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The sea, the sea - all you can see is surface

The refugee is vague. He is caught in a condition of waiting. He has travelled from Asia to England but, having no documents, he has never officially arrived: “It isn’t easy to live here. It is a very heavy wait. You know life is quick but I’m always waiting.”

His notion of the sea has no edges. He can’t quite remember how he crossed it, because the sea, to someone closed for several days in the boot of a car, is only slightly different from the land:

“It’s very heavy. I can’t remember dates. From Baghdad to the north we need six hours, more than six hours, I don’t know. Then walk, walk, walk. We sleep at day, we walk at night. We cross a river up to here” – his neck – “I don’t know where it is because nobody speaks my language. They say let’s go this way. They put us inside the car. From Syria to Turkey, perhaps.

“The car drives on to the boat, maybe two days, maybe three days, from Turkey to Greece, from Greece to Italy. I don’t see anything. I don’t know where I am because I don’t go out. When they say they need four people, I don’t ask. My brother pays. No one tells me where
we’re going. Just they give me some bread. I take a big breath. I’m very scared and I go inside.”

After a while, he can tell he’s on a ship because different engines start up and dogs come sniffing the car deck. “Big dogs, they check the car. I can’t breathe I’m so scared. This time I’m lucky but not before.”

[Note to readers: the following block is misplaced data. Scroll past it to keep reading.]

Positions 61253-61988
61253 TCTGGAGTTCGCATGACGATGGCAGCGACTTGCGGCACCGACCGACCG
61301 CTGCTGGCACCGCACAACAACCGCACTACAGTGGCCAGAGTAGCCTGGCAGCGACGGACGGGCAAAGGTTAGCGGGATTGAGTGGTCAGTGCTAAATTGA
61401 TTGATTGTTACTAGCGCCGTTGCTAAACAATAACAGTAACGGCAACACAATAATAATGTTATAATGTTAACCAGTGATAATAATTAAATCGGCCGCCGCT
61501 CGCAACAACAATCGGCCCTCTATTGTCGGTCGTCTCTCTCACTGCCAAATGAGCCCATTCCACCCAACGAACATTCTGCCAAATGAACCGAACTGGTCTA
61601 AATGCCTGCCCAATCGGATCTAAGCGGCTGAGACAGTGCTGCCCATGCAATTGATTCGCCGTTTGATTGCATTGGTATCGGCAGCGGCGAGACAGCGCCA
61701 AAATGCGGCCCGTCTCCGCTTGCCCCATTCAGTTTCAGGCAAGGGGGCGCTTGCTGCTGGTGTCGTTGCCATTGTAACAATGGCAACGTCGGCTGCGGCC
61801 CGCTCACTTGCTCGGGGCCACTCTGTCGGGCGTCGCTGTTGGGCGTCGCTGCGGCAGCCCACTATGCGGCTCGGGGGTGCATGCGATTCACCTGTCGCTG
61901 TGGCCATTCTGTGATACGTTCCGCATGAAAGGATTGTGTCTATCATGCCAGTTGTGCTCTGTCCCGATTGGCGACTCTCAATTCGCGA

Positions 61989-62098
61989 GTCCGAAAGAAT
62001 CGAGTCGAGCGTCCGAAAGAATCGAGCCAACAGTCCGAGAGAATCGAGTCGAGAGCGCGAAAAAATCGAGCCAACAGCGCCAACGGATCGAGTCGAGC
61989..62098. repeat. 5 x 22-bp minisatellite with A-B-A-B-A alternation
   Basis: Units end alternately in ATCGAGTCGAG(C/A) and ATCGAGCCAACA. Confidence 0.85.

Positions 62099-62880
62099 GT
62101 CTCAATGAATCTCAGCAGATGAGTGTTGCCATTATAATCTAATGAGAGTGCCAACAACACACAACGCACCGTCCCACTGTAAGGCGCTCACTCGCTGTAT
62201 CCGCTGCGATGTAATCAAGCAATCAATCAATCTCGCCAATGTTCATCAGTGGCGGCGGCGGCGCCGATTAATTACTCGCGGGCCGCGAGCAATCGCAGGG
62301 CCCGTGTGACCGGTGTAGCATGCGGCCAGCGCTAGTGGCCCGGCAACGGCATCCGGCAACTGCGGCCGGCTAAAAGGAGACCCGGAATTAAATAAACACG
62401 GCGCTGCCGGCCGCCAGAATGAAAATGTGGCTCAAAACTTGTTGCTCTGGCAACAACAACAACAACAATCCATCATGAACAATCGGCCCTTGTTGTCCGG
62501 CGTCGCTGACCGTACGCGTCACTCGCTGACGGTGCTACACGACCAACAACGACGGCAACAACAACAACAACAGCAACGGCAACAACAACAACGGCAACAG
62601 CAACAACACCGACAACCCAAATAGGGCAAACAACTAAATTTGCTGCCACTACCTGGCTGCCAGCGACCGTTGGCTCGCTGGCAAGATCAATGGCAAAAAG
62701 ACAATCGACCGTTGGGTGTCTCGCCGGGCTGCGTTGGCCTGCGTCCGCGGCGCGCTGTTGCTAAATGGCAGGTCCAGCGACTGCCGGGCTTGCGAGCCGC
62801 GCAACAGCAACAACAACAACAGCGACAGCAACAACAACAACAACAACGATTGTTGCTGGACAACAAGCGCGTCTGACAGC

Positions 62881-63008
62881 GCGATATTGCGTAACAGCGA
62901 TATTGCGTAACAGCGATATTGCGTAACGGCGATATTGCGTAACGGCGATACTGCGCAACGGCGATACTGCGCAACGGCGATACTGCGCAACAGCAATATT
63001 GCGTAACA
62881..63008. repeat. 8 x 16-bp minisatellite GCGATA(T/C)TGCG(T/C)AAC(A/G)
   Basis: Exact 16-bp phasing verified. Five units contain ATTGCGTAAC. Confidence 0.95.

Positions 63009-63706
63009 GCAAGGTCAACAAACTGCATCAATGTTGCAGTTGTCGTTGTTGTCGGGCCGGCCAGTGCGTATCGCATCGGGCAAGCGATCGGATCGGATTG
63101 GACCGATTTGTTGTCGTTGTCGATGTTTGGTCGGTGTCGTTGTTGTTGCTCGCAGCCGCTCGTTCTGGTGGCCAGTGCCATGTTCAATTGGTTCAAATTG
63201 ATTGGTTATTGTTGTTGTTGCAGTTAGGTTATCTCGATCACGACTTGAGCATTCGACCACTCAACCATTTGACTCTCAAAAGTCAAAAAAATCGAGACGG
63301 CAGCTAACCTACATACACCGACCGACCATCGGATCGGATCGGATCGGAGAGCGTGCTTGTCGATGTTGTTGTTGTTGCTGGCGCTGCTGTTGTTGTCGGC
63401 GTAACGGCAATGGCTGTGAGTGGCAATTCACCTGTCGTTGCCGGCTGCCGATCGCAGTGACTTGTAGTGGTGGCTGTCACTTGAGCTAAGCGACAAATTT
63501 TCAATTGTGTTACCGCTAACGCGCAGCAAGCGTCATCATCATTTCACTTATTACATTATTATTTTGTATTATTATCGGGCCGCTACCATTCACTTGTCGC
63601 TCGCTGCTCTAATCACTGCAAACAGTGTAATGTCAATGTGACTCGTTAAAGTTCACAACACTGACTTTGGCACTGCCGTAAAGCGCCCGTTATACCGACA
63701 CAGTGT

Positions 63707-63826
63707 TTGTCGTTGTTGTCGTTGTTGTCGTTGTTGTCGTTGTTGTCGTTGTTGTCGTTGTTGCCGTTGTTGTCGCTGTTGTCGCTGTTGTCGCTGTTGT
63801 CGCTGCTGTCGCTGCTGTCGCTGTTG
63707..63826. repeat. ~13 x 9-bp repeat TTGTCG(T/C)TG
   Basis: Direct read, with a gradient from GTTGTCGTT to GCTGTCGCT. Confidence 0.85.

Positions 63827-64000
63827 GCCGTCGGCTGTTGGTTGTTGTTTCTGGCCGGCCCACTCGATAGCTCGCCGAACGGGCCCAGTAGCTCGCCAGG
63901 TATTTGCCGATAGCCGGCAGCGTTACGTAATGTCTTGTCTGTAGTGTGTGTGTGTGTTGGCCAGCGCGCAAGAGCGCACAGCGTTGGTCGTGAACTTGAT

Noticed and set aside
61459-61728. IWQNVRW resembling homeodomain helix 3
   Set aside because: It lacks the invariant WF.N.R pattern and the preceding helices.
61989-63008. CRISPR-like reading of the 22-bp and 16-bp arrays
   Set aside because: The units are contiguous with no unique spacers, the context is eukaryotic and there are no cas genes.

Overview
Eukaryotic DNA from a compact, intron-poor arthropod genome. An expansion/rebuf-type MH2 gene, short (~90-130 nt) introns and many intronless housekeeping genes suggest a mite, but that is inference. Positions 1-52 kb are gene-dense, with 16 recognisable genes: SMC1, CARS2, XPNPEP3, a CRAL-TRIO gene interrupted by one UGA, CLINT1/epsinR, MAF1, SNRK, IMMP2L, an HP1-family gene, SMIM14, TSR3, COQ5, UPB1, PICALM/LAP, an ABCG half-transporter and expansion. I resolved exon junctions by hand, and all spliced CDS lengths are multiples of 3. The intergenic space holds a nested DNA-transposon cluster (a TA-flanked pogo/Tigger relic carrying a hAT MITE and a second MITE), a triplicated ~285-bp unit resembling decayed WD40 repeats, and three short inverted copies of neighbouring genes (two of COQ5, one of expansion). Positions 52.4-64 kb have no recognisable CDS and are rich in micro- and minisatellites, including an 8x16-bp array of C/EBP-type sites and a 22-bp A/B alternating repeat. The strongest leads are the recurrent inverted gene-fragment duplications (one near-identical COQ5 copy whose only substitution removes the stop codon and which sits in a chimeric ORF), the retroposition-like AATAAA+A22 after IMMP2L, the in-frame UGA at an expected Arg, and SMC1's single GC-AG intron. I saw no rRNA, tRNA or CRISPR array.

Then the sea makes its presence felt as a queasiness, a movement of waves, or “amuwaje” as he calls them.

Ninety feet above him, the ship is layered, like a theological system. The middle decks have shops and cafés where the sea, a blue or grey line through windows, is mostly ignored. In passageways there are charts that show the sea divided by dots and shadows into sections.

Then there are the upper decks, where the sea has a close relationship with light. It marks out the edges of eyesight. It resembles a huge photographic plate that catches the sky exactly. People lean over and all they can see is surface, the uppermost level of another world. It’s as if they were flying over rooves.

The sea has this contradictory quality, that the more you see of it, the more it overwhelms the eye and disappears in its own brightness. Like a flame, whose meaning is light but whose centre is dark, it demands to be undefined.

Anchors away

“It is remarkable,” writes Samuel Johnson, in the introduction to his Dictionary, “that in revising my collection, I found the word ‘sea’ to be un-exemplified.” Imagine him, closed in his room, studying a sea-girt language: when the sea flashes into his mind, it is dramatic, momentary, complete and then gone.

“At the very best,” writes Simone Weil, “a mind enclosed in language is in prison. It is limited to the number of relations which words can make simultaneously present to it a closed space of partial truth. The only way into truth is by one’s own annihilation.”

The refugee holds up his hands: “They have broken my future. Believe me, life is gone. I can’t say everything. I try many times to get from Syria to Europe. I watch the sea every day. There are many big boats and I see just the flag and I think ‘Europe!’ I climb the anchor chain maybe ten or 12 times. There are six of us hiding with the anchor for two days but whenever the boat starts they find us.
We go back. I don’t know when this was.”

With thanks to Ali. Next week: Felicity Cloake on food

Alice Oswald is an award-winning poet. She writes the nature column for the New Statesman.

This article first appeared in the 02 July 2012 issue of the New Statesman, Clegg the martyr